i smile
it's one in the am--this is ok, right?
donning pink rubber gloves at one, two, or two and a half in the am?
violins violas voices lilting on
splashing stanzas
suds sing
bursting clink. this?
in the middle of the nighttime?

my ever familiar square black sky
downstairs trip twenty minutes ago--it was a stupid whim
스파크 still effervesces on my hands
but i love that i can choose
foamy stupidity
bah. at least another two hours to go
is anyone else awake in the world?
anyone else's hands have that fresh 스파클?
is anyone else listening to Bird's in this nighttime?

racing percussion
at times
piccoletting and a muted trumpet
there might've been a fiddle
or a eukele
and a darling alto
with some wistful whistling
harmonious melodious

tap the volume up
and open the windows wider
so others can hear
maybe someone will listen? bemused?
and maybe small smile
at Bird's
maybe they'll join this nighttime dance
my dance

or maybe they'll fly?

Tuesday, February 24, 2009

the fear of being unprepared for class

i fell asleep at 6am reading sherman alexie's "the lone ranger and tonto fistfight in heaven." i was on page 20; needed to be on page 160. i just had the most LUCID DREAM.

i fell into a deep sleep and i knew subconsciously that i was not ready for class. i show up to my 9:30 class and someone is teaching it for me, my old morrison teacher who thinks i am dumb as rocks and still can't believe i teach at uic. i am grateful for her intrusion, though. she's carrying discussion while my ass is taking notes. i realize my eye makeup is not on, but my makeup bag falls into water and i realize everything is ruined including the mac eyeshadow that my sister gave me 2 years ago. i am sad. after class i head to a hotel to catch up on some reading. suddenly i'm on guam and i'm at the cliff hotel.

the lounge is open air and the tourists and locals are mixing and milling about when i see a car suddenly crash into the guardrail next to the lounge that overlooks the ocean, AND THEN another car hits that car and another car holding one of my students from my 3pm, is also in that car. the entire crowd (about 50 ppl) hang back in horror. i jump ninja style over the plants while everyone else starts to realize there are people hurt and also jump forward. it's like someone pressed pause and then suddenly pressed fast forward. one of the people hurt is a pedestrian who just happened to be walking, his spine contorted. i creep closer to get a better look; he is redfaced and crying. he keeps shouting at us and demanding why the ambulance hasn't come yet. i'm scared that no one has called 911 yet. also, i keep worrying if i was going to make my class.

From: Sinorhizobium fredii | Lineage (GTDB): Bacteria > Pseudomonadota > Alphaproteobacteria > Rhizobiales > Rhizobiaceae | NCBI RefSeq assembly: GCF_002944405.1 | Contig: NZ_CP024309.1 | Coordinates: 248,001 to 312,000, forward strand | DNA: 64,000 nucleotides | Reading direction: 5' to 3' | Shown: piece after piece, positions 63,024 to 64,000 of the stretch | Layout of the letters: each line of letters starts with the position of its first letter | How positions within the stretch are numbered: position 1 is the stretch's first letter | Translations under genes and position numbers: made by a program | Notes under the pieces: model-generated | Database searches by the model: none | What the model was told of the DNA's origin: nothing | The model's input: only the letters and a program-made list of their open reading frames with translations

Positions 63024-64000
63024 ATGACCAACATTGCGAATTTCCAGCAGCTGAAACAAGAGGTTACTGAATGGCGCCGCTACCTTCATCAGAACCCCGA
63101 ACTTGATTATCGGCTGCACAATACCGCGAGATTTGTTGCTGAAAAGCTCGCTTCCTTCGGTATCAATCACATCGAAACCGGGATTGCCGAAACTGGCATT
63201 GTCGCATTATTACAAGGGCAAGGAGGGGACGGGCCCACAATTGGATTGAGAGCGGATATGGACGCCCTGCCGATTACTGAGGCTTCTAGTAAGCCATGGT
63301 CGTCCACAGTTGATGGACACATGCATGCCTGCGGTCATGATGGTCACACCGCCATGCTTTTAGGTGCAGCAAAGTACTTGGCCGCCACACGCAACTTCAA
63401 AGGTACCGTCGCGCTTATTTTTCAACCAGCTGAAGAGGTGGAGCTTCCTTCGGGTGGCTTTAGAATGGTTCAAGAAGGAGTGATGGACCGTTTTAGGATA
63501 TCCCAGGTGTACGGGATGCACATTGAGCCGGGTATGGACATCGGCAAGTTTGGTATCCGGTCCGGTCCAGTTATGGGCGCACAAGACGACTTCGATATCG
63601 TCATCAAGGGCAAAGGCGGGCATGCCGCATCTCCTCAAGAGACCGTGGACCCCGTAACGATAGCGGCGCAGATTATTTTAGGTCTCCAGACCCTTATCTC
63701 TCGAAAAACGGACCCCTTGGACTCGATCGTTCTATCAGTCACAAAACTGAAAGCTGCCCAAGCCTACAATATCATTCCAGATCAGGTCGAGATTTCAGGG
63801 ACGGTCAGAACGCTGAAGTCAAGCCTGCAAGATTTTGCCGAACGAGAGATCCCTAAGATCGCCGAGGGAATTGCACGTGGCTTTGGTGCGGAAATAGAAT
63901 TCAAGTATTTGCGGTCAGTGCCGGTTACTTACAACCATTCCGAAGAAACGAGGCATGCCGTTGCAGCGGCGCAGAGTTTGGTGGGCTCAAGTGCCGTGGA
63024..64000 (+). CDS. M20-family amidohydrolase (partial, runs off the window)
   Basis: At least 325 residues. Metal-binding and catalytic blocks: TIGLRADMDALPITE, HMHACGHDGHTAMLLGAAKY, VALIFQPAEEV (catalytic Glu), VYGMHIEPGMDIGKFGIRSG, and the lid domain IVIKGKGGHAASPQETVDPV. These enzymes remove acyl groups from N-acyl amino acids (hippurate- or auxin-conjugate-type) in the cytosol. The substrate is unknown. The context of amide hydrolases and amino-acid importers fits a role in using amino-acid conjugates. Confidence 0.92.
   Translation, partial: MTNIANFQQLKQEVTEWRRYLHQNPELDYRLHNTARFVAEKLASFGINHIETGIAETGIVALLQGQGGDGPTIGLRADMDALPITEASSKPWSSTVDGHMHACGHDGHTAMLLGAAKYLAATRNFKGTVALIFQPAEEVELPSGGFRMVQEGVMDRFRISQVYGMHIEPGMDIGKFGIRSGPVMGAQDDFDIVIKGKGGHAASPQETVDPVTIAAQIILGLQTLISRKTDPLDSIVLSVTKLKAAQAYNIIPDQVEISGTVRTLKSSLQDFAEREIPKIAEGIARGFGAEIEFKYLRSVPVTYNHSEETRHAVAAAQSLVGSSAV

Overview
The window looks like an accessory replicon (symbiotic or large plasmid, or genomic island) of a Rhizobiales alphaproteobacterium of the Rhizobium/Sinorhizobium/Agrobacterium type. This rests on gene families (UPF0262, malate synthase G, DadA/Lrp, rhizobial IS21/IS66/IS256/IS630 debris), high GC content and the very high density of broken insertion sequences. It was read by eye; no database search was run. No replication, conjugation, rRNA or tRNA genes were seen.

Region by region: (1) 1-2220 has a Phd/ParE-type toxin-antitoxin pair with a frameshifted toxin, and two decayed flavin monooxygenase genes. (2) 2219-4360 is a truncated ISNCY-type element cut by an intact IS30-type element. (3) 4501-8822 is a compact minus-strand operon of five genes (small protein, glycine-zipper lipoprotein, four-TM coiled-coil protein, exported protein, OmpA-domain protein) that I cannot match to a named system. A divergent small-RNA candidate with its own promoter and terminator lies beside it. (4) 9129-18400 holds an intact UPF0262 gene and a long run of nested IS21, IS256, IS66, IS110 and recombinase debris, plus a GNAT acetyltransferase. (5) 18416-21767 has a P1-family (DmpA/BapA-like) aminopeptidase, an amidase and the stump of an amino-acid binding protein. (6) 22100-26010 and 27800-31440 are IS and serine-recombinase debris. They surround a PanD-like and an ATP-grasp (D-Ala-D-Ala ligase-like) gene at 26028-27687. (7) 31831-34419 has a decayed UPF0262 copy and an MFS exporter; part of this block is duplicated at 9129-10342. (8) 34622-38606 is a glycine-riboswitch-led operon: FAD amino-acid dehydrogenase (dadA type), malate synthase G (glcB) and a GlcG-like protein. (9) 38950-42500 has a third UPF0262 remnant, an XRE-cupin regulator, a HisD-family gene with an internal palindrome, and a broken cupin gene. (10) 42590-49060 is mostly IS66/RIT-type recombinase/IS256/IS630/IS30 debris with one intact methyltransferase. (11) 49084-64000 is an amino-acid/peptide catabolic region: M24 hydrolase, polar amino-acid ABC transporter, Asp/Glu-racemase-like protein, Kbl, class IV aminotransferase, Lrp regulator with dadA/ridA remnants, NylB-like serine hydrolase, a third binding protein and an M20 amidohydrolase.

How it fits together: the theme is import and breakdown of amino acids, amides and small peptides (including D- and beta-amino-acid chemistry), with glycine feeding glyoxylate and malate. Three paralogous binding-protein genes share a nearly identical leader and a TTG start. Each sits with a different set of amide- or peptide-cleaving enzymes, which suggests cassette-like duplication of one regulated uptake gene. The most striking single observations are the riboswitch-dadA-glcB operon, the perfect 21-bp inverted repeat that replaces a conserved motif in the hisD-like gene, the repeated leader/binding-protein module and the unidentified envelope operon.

i am so drained so i cancel class. in the midst of all this, my sister and her friend heena and our friend sunny ts@ng are staying at the cliff in a free room that a janitor accidentally left open. we're sneaking about!

during the car crash, all of their stuff gets wet, including heena's expensive louis vitton travel bags. i fish it out of the hotel fountain, but i cannot save anything. they are disappointed and don't seem to be phased by the people howling in pain in the car crash. after the ambulances come (which happens to be connected to an accordion-style bus, i hang back there and snooze in the free room for a couple hours, which turns into many hours.

then i am naked and walking across the halls of the hotel, arms across breasts for dignity in search of a bathroom. i really need to pee. and then i find a towel to drape across me, just as a hotel employee spots me. she asks me if i'm locked out; i nod but then realize i have NO IDEA where the room is. i lead her on a maze since i don't know the number of the room. the cliff hotel is adjacent to a pediatric cancer ward. i finally find the room and she lets me in, not realizing that we are stealing the room. my sister comes back and jack arrives too.